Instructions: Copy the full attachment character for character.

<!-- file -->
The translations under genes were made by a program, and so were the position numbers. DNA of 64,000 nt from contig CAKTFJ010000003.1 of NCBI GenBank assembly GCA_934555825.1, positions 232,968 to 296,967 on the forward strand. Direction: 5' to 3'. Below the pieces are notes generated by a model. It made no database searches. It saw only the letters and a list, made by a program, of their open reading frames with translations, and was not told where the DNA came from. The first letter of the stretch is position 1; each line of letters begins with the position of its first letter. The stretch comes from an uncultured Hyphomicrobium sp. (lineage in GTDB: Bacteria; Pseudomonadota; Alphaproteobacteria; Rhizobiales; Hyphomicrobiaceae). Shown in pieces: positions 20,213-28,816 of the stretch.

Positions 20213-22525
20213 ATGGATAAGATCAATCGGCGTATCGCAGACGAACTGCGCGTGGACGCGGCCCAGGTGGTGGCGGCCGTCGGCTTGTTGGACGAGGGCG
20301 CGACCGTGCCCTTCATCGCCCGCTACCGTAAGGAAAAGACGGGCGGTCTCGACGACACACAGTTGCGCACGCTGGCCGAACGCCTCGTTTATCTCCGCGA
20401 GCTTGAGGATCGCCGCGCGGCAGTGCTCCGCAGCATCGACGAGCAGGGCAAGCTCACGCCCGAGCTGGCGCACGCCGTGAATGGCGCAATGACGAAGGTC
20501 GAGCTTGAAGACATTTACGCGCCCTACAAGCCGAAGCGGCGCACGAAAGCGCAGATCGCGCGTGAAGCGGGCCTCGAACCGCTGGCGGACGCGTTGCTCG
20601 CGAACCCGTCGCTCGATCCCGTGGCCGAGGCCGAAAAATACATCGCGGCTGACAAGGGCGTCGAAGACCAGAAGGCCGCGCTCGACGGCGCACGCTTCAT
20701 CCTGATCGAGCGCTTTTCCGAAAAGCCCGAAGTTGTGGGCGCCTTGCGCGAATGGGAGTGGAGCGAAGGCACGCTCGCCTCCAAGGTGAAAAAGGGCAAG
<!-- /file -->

The translations under genes were made by a program, and so were the position numbers. DNA of 64,000 nt from contig CAKTFJ010000003.1 of NCBI GenBank assembly GCA_934555825.1, positions 232,968 to 296,967 on the forward strand. Direction: 5' to 3'. Below the pieces are notes generated by a model. It made no database searches. It saw only the letters and a list, made by a program, of their open reading frames with translations, and was not told where the DNA came from. The first letter of the stretch is position 1; each line of letters begins with the position of its first letter. The stretch comes from an uncultured Hyphomicrobium sp. (lineage in GTDB: Bacteria; Pseudomonadota; Alphaproteobacteria; Rhizobiales; Hyphomicrobiaceae). Shown in pieces: positions 20,213-28,816 of the stretch.

Positions 20213-22525
20213 ATGGATAAGATCAATCGGCGTATCGCAGACGAACTGCGCGTGGACGCGGCCCAGGTGGTGGCGGCCGTCGGCTTGTTGGACGAGGGCG
20301 CGACCGTGCCCTTCATCGCCCGCTACCGTAAGGAAAAGACGGGCGGTCTCGACGACACACAGTTGCGCACGCTGGCCGAACGCCTCGTTTATCTCCGCGA
20401 GCTTGAGGATCGCCGCGCGGCAGTGCTCCGCAGCATCGACGAGCAGGGCAAGCTCACGCCCGAGCTGGCGCACGCCGTGAATGGCGCAATGACGAAGGTC
20501 GAGCTTGAAGACATTTACGCGCCCTACAAGCCGAAGCGGCGCACGAAAGCGCAGATCGCGCGTGAAGCGGGCCTCGAACCGCTGGCGGACGCGTTGCTCG
20601 CGAACCCGTCGCTCGATCCCGTGGCCGAGGCCGAAAAATACATCGCGGCTGACAAGGGCGTCGAAGACCAGAAGGCCGCGCTCGACGGCGCACGCTTCAT
20701 CCTGATCGAGCGCTTTTCCGAAAAGCCCGAAGTTGTGGGCGCCTTGCGCGAATGGGAGTGGAGCGAAGGCACGCTCGCCTCCAAGGTGAAAAAGGGCAAG